Transport User Voice – March 2021 – Lessons learnt for 2021

25 February 2021

How can passengers feel safe to travel?

It’s safe to say 2020 was a year like no other. But what have we learnt from passengers about the pandemic and how will it continue to affect travel?

It may be a while until we’re able to travel again for non-essential journeys so it’s important to know, when the time is right, how to get passengers back on public transport.

“…there’s no escaping public transport once you’re on and it’s moving. In shops and restaurants you can assess the risk according to how busy it is and how many are breaching the rules by not wearing a face covering and you are then able to walk away if the risk feels too high.” Responder in our Travel during Covid-19 survey

Our latest report pulls together what we have learnt from our research throughout last year. These are lessons that governments and transport operators can use to help people feel safe going back to public transport once restrictions ease. It can also help make sure those who are making essential journeys during the lockdown are able to do so with confidence.

There is a gap between experience and perceptions on the safety of public transport. While the majority of those who have travelled say it feels safe, those who haven’t are still concerned.

Transport Focus insight suggests that there won’t be a quick return to normal. Among other things, the pandemic has changed the way we work. Public transport operators can no longer expect all commuters to return and many have said they expect to be working from home more even after it’s over.

So we have put together five key areas where transport operators should focus their efforts. To ensure passengers can make essential journeys with confidence now, operators and governments should:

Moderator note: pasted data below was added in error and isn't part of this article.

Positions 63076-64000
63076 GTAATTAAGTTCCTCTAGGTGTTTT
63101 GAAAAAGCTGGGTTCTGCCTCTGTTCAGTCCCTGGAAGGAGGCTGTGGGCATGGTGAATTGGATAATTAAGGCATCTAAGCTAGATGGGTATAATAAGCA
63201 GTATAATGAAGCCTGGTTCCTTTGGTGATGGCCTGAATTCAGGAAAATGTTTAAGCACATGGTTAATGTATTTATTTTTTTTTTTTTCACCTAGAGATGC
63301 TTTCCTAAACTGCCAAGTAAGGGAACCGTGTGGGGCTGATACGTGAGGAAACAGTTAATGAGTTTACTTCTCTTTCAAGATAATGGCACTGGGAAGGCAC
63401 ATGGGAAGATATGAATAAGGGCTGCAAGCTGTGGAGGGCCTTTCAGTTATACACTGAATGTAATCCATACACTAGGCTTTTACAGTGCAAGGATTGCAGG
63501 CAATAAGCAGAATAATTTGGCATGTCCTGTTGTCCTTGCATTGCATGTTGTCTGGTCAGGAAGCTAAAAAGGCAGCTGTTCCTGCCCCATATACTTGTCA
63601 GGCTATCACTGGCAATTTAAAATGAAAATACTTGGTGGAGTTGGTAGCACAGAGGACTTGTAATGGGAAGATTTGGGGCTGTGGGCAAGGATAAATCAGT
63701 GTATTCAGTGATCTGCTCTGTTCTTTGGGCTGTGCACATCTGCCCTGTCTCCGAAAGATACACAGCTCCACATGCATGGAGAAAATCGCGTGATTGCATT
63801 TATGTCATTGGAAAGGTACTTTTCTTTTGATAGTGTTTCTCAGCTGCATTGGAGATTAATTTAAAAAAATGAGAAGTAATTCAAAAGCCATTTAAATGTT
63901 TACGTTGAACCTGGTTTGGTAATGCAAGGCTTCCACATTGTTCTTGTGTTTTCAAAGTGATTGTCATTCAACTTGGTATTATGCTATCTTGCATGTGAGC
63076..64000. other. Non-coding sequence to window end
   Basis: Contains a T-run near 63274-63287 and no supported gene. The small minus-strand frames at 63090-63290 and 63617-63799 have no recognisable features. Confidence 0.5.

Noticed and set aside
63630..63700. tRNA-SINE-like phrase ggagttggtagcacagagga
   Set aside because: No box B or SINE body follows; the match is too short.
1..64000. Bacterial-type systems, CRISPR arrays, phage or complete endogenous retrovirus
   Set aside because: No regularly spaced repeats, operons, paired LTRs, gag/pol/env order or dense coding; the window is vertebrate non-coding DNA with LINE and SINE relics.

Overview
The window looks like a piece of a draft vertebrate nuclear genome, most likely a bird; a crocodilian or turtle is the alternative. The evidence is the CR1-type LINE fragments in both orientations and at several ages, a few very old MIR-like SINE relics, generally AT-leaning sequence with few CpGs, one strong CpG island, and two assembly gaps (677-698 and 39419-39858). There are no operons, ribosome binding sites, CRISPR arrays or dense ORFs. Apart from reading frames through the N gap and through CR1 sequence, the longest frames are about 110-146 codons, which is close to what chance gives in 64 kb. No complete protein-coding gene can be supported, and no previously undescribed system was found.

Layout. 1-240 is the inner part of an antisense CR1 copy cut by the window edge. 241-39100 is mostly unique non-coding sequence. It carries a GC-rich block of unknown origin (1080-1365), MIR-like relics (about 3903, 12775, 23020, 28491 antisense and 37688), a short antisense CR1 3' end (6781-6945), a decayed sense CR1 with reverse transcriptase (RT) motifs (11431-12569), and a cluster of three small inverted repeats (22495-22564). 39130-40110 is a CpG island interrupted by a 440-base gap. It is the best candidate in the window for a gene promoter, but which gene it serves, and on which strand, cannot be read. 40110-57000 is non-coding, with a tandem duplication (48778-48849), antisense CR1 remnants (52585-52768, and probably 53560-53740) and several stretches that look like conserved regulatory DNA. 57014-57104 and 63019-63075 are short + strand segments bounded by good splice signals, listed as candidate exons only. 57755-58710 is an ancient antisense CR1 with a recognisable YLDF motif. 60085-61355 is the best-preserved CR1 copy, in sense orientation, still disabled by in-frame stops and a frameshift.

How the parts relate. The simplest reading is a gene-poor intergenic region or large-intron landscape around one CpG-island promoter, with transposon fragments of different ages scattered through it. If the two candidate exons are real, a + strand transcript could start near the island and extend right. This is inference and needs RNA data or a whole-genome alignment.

1. provide enough space and information to support social distancing onboard
  2. maintain cleanliness and communicate this effectively
  3. drive up compliance of the rules, especially face coverings (if not exempt).

And then, when the pandemic is behind us, to attract passengers back operators and governments should look to provide:

  1. more flexible fares for those commuting less often
  2. offers and promotions to encourage lapsed users to return.

While positive communications, messaging and ‘word of mouth’ from trusted friends and family will all play a part, the best way to ease concerns over safety is to get people to see for themselves. Giving people incentives to do that is key.

Transport Focus will continue to share its insight with operators and governments to ensure that transport users’ voices are heard, to help rebuild confidence and attract passengers back to public transport in future.

Read the full report here.


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